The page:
Ya-ya (yarn along, yarn along)

Yarning along with Ginny while also Keeping Calm and Crafting On with Nicole:

My current project is Oriental Lily in wonderful, wonderful Noro Silk Garden:

Oriental Lily and The Week

As for reading, all attempts to pick up a book and get serious about reading it have resulted in heavy eyelids — even at 11 in the morning!  So I’m sticking with nice, easy, modular reading in The Week.  I’ve said it before in an earlier Yarn Along, but here’s how I feel about this magazine: luff, loaf, lurv it!

I actually have some finished objects to show you — how’s that for excitement?  To quote an episode of I Love Lucy, one is swell, and the other is lousy.  The swell one:

Happy scarf times

I’m very pleased with this scarf — I wanted something like a keffiyeh (but please don’t consider that a political statement–I just like scarves with fringe or tassels and I’m much too shallow to worry about the Palestinian-Israeli conflict, although I do care about it when I’m not thinking about my clothes), I wanted it to be a long, narrow triangle with ties long enough for 2 wraps around the neck and definitely tassels.  The shape turned out rather strange

scarf, unfurled

I think it looks a bit like a Dr. Seuss illustration on its own, but I do like it a lot when it’s all wrapped and fixed up around my neck.  And it is a great warmer.  The yarn is a mill end cotton that I picked up at Earth Guild in Asheville 4 years ago.  (Love you, Earth Guild!) I bought 2 massive cones for a total of $16, and I’ve knitted 3 objects from it, with most of one cone still left.  A slouchy hat to wear with the scarf will probably be next.

Here’s the lousy one:

[Note: There is no picture of the poncho yet, because the battery on my camera went dead as I was trying to snap it.  See?  That poncho is cursed.]

Yuckity, yuck, yuck, yuck!  This is the Sheer Poncho, blogged about hereIt is so tight, especially the bind off, even though I did the most elastic bind off I know.  It feels like a straight jacket.  It will soon be frogged, because I cannot stand to let that gorgeous Malabrigo yarn go unworn.  That’ll teach me to knit projects that are created and modeled by tiny 20 year olds. 

Good thing the tasseled scarf turned out so well—it helped ease the “I spent 3 months knitting this piece of *#@*” depression. Hopefully L’Oiseau’s Oriental Lily will continue my positive streak.

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Trying to keep calm and yarn along with the punches

So I want to join in Nicole of Frontier Dreams for her KCCO (Keep Calm, Craft On)  and also Ginney of Small Things for Yarn Along, but at the moment, I can’t use my home computer because a heinous person hacked L’Homme’s e-mail account.  We’re waiting to take the laptop to one of those businesses that can scrub this kind of poison from my beloved little machine.  I’m pretty frazzled, worrying about just how compromised our whole life on the computer could be from that one e-mail hack.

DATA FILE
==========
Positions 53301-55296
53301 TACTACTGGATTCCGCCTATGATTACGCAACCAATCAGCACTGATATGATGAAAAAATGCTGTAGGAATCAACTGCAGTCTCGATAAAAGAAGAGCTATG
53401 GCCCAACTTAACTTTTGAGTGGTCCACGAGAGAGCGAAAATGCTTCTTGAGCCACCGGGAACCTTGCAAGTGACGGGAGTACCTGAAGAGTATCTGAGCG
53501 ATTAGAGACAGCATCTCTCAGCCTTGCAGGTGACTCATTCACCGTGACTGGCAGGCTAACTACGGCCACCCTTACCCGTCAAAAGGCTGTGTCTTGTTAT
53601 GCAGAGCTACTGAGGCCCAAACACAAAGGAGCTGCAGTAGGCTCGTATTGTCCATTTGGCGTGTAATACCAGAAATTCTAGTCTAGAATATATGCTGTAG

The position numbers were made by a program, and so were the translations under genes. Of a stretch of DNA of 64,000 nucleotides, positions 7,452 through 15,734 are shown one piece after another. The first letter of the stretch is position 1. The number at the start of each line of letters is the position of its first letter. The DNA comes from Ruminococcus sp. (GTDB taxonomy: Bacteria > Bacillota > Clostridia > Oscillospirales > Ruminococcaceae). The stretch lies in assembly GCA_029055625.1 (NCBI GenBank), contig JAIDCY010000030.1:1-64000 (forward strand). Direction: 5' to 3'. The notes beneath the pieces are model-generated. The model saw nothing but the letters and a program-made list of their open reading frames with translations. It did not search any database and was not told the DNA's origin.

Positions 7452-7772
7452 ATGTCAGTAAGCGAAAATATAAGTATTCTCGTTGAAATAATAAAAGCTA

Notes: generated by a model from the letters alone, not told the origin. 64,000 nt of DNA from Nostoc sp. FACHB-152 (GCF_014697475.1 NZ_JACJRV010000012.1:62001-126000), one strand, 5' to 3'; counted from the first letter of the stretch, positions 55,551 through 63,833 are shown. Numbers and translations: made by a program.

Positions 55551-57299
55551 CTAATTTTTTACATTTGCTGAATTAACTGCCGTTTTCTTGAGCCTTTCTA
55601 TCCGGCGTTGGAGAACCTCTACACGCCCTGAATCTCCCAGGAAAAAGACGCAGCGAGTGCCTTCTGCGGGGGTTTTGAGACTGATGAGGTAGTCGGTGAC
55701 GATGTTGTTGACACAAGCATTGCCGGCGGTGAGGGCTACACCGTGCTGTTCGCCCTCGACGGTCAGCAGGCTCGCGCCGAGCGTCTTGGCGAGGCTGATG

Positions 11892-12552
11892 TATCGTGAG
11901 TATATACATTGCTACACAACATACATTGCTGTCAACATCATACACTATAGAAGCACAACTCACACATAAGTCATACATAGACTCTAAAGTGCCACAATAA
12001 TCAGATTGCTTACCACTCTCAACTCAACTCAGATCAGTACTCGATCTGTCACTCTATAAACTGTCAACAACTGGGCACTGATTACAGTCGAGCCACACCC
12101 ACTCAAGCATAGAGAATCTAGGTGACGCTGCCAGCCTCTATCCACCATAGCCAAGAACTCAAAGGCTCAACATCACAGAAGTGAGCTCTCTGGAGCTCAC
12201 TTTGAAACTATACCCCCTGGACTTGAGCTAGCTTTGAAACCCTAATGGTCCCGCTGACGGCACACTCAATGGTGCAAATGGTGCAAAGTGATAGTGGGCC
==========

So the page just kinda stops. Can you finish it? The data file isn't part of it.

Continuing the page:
So, no pictures.  But I finished the Sheer Poncho, which I blogged about here, so I will hopefully post some photos as soon as the computer is out of the hospital.

And if you ever received an e-mail claiming that somebody is stuck in Cypress and needs $2,000, don’t believe it.

The Ladies Who Blog

So I was adding to this blog my list of Blogs I Read, and they include:

The Blog Maven

The Yarn Harlot

SouleMama

Frontier Dreams

A Year on the Farm

Now if I could just find blogs called The Kitchen Witch and The Schoolmarm, you would have a picture of 90% of my life through blog names alone.  (I’m intentionally leaving out The T.V. Junkie–my guiltiest pleasure.)

So I got to thinking about these ladies who blog–not just the 3 I named up there, but also Woolly Moss Roots, Bird and Little Bird, Small Things, and many others that I’m only just beginning to discover.  We’re all living and blogging about homesteading or, at the least, a “back to nature” approach to life.

Our subjects are centuries-old pursuits: knitting, sewing, spinning, writing, reading, gardening, farming, child-rearing, housekeeping, cooking.  But we’re talking about these things through this technologically advanced wonder-machine under my fingers.

My thoughts on this dichotomy were put to words well when I met a fellow teacher recently and told her about the blogs I like to read.  “They’re mostly earth-mama, back to the land types,” I said.  “And these people use computers?!!” she exclaimed.  “Yes, and quite well,” I told her.  (She had never even read a blog, so there!)

Our pursuits have been practiced and refined over millennia, but we learn about them and discuss them via a technology that’s just a few decades old.  What advances are ladies (and some men, I know, but primarily ladies) making in these pursuits by having such a fast and easy way to share our work and ideas?

In my home, there are no video games, no MP3 players, no iPods, no iPhones, no blue-ray disc player, no TiVO or other digital video recorder.  We get by just fine without all that fancy electronic gadgetry, but we could never give up this slim little rectangle and the wireless modem that connects it, and me through it, to all of you.

I know there are homesteading, organic-living women out there without even an Internet connection (or maybe even a computer) but I don’t know any of them.  How would I meet them?